Medical marijuana patients will no longer be allowed to use their medication at state colleges and universities in Nevada, the state Board of Regents decided in September.
The board voted Sept. 4 to ban medical weed at the state’s public universities and colleges. There are five public colleges, two public universities, and one research institute.
Only researchers will now be allowed to possess the drug on campus.
The regents moved to protect grants they receive under Title IV, which are contingent on the schools banning weed. If the state let patients use MMJ on campus, its schools could lose $500 million in federal funding. That would be a massive blow.
Unfortunately, by conforming to federal law, Nevada is making it much harder for patients to get their medicine. Many college students suffer from physical and mental disorders that could benefit from medical pot.
Nevada isn’t the first state to block cannabis possession at its public schools in order to preserve grant money. After Colorado legalized pot in 2012, officials there banned it on campus. Schools in Colorado, like those in Nevada, faced the loss of millions of dollars in federal funding.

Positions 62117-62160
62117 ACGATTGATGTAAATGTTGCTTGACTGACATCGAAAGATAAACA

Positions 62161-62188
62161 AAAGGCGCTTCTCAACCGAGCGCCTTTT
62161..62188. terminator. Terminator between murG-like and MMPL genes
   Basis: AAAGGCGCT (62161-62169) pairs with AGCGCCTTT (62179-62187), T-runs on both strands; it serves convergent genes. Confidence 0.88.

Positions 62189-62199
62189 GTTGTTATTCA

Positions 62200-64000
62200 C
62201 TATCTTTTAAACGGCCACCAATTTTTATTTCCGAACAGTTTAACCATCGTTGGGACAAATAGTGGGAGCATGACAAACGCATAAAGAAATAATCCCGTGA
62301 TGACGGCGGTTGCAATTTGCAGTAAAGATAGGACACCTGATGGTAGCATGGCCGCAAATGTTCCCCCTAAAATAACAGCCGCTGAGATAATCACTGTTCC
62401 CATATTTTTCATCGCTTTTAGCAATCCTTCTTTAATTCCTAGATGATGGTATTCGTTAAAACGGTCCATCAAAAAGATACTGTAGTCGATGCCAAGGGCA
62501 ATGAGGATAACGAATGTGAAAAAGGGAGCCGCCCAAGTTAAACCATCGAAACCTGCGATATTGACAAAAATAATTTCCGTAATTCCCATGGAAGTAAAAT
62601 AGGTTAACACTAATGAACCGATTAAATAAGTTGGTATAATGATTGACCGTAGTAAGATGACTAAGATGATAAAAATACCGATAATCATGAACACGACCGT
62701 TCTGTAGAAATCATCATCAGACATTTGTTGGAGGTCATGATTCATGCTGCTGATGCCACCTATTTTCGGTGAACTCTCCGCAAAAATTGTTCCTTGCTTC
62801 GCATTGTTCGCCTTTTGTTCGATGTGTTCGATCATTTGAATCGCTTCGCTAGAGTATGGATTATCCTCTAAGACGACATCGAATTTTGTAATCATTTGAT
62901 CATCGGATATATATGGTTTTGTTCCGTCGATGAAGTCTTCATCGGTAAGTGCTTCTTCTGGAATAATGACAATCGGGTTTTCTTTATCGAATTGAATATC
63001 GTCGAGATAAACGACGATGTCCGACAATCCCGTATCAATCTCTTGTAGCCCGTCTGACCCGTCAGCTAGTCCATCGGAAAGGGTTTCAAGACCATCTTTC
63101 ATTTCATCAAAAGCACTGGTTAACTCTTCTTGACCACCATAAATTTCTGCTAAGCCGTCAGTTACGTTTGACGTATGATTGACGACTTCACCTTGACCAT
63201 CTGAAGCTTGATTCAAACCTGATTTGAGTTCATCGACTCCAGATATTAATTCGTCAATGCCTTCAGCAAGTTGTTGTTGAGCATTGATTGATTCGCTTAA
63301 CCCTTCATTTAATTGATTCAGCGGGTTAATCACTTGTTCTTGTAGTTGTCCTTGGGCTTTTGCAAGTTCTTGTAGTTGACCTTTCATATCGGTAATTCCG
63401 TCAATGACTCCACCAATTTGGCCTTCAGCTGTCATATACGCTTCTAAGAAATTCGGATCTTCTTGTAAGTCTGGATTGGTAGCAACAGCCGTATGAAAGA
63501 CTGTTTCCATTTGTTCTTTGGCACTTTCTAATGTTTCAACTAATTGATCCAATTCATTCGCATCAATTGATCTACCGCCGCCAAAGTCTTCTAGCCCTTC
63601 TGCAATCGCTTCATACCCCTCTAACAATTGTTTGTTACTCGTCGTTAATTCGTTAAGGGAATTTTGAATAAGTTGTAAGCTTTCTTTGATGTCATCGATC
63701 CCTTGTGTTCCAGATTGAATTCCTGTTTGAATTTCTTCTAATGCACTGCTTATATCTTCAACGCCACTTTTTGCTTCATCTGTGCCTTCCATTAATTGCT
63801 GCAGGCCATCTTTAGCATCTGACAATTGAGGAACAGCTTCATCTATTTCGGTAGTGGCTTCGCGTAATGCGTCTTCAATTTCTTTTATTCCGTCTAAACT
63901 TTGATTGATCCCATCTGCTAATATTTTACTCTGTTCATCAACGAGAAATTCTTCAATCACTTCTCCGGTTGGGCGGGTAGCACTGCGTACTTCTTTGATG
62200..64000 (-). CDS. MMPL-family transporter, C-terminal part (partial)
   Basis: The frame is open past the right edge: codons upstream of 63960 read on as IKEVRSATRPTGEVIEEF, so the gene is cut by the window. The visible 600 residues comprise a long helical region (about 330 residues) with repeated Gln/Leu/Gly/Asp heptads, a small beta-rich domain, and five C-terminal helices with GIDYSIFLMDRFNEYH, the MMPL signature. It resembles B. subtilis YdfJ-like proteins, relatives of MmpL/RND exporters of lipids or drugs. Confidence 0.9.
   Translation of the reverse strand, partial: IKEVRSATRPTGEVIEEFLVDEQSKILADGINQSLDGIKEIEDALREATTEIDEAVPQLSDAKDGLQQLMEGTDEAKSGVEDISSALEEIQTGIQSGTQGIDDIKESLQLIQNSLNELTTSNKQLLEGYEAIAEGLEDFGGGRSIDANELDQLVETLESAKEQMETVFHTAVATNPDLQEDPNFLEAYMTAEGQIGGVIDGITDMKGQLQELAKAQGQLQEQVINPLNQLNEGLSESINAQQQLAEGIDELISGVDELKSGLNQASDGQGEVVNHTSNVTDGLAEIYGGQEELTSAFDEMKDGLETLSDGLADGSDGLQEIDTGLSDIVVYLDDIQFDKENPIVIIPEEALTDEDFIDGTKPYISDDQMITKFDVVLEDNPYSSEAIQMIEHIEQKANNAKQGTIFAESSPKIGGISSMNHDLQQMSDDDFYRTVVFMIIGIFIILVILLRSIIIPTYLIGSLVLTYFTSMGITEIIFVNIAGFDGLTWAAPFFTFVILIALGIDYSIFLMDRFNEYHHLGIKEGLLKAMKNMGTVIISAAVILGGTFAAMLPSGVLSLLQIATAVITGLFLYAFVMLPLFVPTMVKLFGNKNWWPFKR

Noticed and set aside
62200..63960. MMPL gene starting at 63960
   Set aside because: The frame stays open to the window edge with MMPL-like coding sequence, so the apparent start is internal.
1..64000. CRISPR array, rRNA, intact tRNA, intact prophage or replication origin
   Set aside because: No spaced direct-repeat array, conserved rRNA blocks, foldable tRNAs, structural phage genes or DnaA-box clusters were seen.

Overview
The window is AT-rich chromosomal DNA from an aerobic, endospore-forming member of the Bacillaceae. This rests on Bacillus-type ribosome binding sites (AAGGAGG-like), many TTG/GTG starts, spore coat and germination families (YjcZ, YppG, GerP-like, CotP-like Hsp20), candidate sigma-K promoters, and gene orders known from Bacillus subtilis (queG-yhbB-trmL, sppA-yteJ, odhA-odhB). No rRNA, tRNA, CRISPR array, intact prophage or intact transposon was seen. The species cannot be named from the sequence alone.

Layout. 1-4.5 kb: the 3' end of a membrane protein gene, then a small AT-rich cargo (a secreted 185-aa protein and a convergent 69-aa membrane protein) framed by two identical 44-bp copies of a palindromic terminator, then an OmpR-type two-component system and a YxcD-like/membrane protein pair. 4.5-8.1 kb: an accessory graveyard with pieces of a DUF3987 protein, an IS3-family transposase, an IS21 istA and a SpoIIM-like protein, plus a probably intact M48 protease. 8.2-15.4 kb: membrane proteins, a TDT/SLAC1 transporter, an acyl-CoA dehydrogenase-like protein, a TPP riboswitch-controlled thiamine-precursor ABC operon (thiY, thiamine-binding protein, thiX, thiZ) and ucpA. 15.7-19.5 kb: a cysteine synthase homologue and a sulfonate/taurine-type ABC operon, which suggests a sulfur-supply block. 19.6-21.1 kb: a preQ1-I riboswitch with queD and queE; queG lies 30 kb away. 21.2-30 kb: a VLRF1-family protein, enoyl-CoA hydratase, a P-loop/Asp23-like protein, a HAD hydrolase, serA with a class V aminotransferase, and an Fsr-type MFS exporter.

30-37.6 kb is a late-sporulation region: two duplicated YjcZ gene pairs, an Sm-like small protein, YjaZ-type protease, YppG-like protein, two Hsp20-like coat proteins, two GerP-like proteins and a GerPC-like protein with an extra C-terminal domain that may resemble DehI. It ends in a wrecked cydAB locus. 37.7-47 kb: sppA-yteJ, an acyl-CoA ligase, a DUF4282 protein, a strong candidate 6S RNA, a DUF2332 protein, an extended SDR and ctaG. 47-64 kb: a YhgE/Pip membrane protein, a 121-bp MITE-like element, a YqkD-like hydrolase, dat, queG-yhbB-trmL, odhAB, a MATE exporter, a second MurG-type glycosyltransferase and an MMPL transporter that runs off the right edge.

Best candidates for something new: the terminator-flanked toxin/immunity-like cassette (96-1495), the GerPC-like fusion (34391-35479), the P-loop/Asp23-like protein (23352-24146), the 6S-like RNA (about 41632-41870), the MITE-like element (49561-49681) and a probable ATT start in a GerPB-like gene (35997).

Nevada voters legalized medical marijuana in 2000, and the state legislature voted last year to allow MMJ dispensaries. That law put the state in danger of losing its funding.
The Obama administration has said it wouldn’t interfere with states that allow medical or recreational weed, but several government agencies are staffed by hardened drug war zealots. Without explicit protection, public universities and colleges are unlikely to allow medical pot.
Students with medical recommendations can still puff off-campus, but that isn’t easy for many. Freshmen are often required to live on campus, and many private landlords ban marijuana.
Officials with the Nevada System of Higher Education didn’t say how much it would cost for police to enforce the ban.
Regent Michael Wixom said the system also risked public-private partnerships.
“Allowing medical marijuana use could put that money at risk, too,” Wixom said. “No matter where you come down on the medical marijuana issue, this is the problem we face.”